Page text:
Swedish outside concert

The Horseback Band

It’s 1675. Danish troops are storming the Hovdala Castle in Kvidinge, Sweden, in another attempt to conquer the once Danish-owned land of Skåne. Despite losing the battle on the sea, and simultaneously facing a northern offensive from Norwegian forces, the Swedish Army eventually maintain control on the land surrounding the region. Ultimately, peace is restored. 

Fast forward over 500 years to August 2019. Another troupe approach Hovdala on horseback. For the Swedes gathered in the castle grounds this time, there’s a buzz of nervous anticipation. This time, the oncoming force isn’t a deadly Danish invasion, but Swedish pop-rock megastar Willie Craafoord and his entourage of middle-aged musicians, here to bring their folk-rock fusion to this usually tranquil corner of Southwestern Sweden. 

The group are in town for the 11th annual Hovturnén – a mini tour of Skåne (all on horseback) led by Willie, each year with a smattering of nostalgic Swedish names, including former Eurovision acts, TV personalities, and chart nearly-toppers. 

This evening is more than simply a musical collaboration, but a full-on smorgasbord of Swedish tradition. 

Brits Abroad…

My partner and I, both English, are being guided through this uniquely rural Scandinavian experience by my proudly Skåneian stepmother & auntie, Cecilia & Johanna. My 13 year old half Swedish/half English younger brother seems both indifferent and horrified.  

We collect our wristbands before being invited into the castle dungeons. Not to face a Swedish inquisition, but to enjoy a mayo-laden prawn sandwich. A precursor to our upcoming musical feast. We really start to get into the swing of things as we finish our low alcohol lagers or ‘people’s beer’, and head into the castle grounds. 

Ladies & Gentlemen, Take Your Seats (But Don’t Forget Your Cushions)

Armed with garden chair cushions we bought with us from home we take up our positions, not wanting to appear too keen, in the second row. 

The anticipation is palpable. As more and more excited Swedes and an array of cushion patterns begin to surround us, attention shifts – stage left. The troupe has arrived.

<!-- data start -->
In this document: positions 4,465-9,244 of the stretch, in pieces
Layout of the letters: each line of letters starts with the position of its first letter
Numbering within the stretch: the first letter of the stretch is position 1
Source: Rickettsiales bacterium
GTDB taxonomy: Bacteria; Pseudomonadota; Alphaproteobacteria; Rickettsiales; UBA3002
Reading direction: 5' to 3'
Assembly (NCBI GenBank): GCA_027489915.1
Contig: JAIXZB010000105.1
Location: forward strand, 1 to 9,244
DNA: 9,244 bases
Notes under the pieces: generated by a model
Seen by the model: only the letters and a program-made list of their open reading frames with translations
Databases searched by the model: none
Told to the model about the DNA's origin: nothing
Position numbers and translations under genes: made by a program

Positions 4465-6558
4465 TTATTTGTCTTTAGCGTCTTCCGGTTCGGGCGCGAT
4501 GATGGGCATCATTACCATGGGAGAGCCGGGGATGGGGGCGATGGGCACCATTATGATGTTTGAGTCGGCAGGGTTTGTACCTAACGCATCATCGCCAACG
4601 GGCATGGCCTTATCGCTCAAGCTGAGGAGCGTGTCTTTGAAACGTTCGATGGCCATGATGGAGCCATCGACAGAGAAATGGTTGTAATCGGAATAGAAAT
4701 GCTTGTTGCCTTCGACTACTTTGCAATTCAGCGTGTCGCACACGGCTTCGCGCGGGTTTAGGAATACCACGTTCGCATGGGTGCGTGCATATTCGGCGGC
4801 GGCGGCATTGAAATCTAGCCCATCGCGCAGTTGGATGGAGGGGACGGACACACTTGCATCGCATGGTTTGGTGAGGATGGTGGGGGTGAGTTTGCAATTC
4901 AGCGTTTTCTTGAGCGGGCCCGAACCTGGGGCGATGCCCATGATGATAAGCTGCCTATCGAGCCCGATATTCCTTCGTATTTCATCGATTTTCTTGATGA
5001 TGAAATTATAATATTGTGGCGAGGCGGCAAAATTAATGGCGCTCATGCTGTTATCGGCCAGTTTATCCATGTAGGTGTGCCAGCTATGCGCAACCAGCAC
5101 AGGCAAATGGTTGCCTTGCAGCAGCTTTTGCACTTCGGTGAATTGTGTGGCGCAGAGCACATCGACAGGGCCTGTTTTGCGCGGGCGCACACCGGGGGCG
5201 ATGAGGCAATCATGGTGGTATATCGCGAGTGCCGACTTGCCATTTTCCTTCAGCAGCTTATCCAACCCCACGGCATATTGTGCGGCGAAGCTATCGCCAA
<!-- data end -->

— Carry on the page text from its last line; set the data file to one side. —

The crowd are on their feet. Willie and his crew of minor celebrity musicians dismount their steeds and skip onto the surprisingly extravagant stage. Like the fourth stage at a medium-sized music festival, the Pink Floyd lighting rig seems a bit much for 5pm on a Wednesday evening in sleepy Kvidinge.

The crowd calmly sits back down, ready to witness the band roll through half-hit after half-hit. Eurovision backup tracks, improvised rap mashups, dodgy covers of modern-day pop classics, some Abba (I don’t know why I was surprised). The crowd interaction is a winner, call & response, however the language barrier means my involvement is limited to the odd clap. There are guest appearances of more musical Swedes that everyone has heard of, except us. 

As with any high energy festival set, there’s an interval. A chance to stretch your legs, give your clapping hands a moment of rest, visit the tuck shop for some apple cake and another 0.5% ABV beer (alcohol licensing laws mean you can’t drink these outside, understandably so, can you imagine if this crowd got a bit too tipsy? Someone might end up clapping out of time, commandeering a horse, or worse still; going home with the wrong garden cushion).

Post-Interval Euphoria

After a brief mingling session with some of the regulars in the audience, our musical stars return to the stage. Darkness falls, and the spectacle begins to come into its own. The people’s beer may have gone to my head, but the atmosphere at this Swedish garden party/mini festival is infectious. We find ourselves clapping along, enjoying the confusing performance just as much as the next guy. Even the drummer’s absurd idea of playing a typewriter as a percussive instrument, before rapping the message that has been typed out – aaaaaaaa, eeeeeee, tttttttttttttt etc – seems almost genius

The whole evening was a celebration of Scandinavian idiosyncrasy, and as the band get back onto their horses and ride off to their next expectant village, I can’t help but feel I’ve just witnessed something transformative. “Where’s the next show? Which year was Niklas in Eurovision?!” I ask my stepmother. I’m sold – even as we notice the gang jump off the horses and pile into a Volvo minibus…